Cool Name of the Week: Louisa 28210

This past weekend was "nerd prom" (AKA the White House Correspondents' dinner). It's a fete for all the journalists who cover the executive end of the political spectrum, along with an ever-larger dollop of Hollywood types. (This year, the eclectic group included Sofia Vergara, PSY, and Katy Perry. )

And though his jokes weren't quite as biting and memorable as my favorite former  host of the proceedings, Stephen Colbert (who memorably took George W. Bush down), Conan O'Brien did an admirable job poking fun at the President, various members of the press corps, and other notable names.

Conan has been late-night royalty for two decades now (and that's after he served as a writer on two comedy staples, Saturday Night Live and The Simpsons)—but his popularity hasn't led to an increase in popularity for his name. Conan is an Irish name that means "wolf," and you'd think it'd be rising up the charts right now, close on the heels of Celtic winners like Connor, Aidan and Gavin. But it's still languishing well below the 1,000 mark.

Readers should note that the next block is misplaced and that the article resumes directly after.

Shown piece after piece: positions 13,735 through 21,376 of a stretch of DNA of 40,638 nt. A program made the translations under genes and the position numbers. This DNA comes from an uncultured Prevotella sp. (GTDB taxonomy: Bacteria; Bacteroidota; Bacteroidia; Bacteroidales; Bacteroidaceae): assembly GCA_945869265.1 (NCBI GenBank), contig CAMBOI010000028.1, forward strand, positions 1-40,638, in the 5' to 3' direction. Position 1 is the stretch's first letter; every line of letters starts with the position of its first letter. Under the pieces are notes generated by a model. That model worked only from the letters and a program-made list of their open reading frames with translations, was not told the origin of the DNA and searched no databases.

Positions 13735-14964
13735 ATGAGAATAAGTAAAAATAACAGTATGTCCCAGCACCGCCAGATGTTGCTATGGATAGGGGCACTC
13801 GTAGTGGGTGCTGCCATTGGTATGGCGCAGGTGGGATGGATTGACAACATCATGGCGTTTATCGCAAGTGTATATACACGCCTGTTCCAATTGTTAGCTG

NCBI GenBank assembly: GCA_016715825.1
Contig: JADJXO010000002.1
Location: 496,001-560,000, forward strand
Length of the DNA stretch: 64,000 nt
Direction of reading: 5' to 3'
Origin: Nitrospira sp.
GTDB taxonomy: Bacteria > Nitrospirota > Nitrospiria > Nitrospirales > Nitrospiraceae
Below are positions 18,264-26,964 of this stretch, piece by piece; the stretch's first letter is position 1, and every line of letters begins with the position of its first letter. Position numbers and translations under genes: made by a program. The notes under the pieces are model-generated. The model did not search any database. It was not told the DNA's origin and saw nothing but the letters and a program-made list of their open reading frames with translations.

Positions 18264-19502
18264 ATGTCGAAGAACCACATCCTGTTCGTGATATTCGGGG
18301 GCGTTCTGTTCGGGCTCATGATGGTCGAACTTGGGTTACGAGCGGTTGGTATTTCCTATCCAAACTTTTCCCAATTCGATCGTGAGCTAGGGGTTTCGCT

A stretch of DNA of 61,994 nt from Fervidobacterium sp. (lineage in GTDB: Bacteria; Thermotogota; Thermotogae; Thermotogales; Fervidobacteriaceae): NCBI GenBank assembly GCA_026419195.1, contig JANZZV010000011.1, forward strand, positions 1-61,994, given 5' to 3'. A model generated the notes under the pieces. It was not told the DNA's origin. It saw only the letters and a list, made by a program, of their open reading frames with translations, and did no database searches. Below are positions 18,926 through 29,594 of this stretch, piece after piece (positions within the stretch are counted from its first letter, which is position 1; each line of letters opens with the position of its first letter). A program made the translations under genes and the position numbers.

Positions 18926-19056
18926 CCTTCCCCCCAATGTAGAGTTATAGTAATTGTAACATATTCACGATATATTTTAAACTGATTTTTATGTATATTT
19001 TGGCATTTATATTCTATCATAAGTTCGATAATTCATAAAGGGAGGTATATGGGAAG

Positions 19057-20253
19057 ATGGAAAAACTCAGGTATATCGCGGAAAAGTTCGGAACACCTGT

Conan's cool factor isn't limited to the ginger-tressed late-night host—there's also author Arthur Conan Doyle, the mastermind behind genius detective Sherlock Holmes. Of course, there's also the pulpy comic book hero Conan the Barbarian, which is probably what's holding back the popularity of this name.

Conan pairs nicely with some of the longer middle names, like Frederick, Alexander or Zachary. If your surname is longer, consider a short middle name like West or Lee. Just skip anything with an -an ending, to avoid a weird rhyming cadence with the first name. (Conan O'Brien's parents paired it with Christopher, in case you were wondering.)

So why do you think Conan hasn't become more popular? Is it the "Barbarian" connotation? Or are fewer people on "Team Coco" than we thought?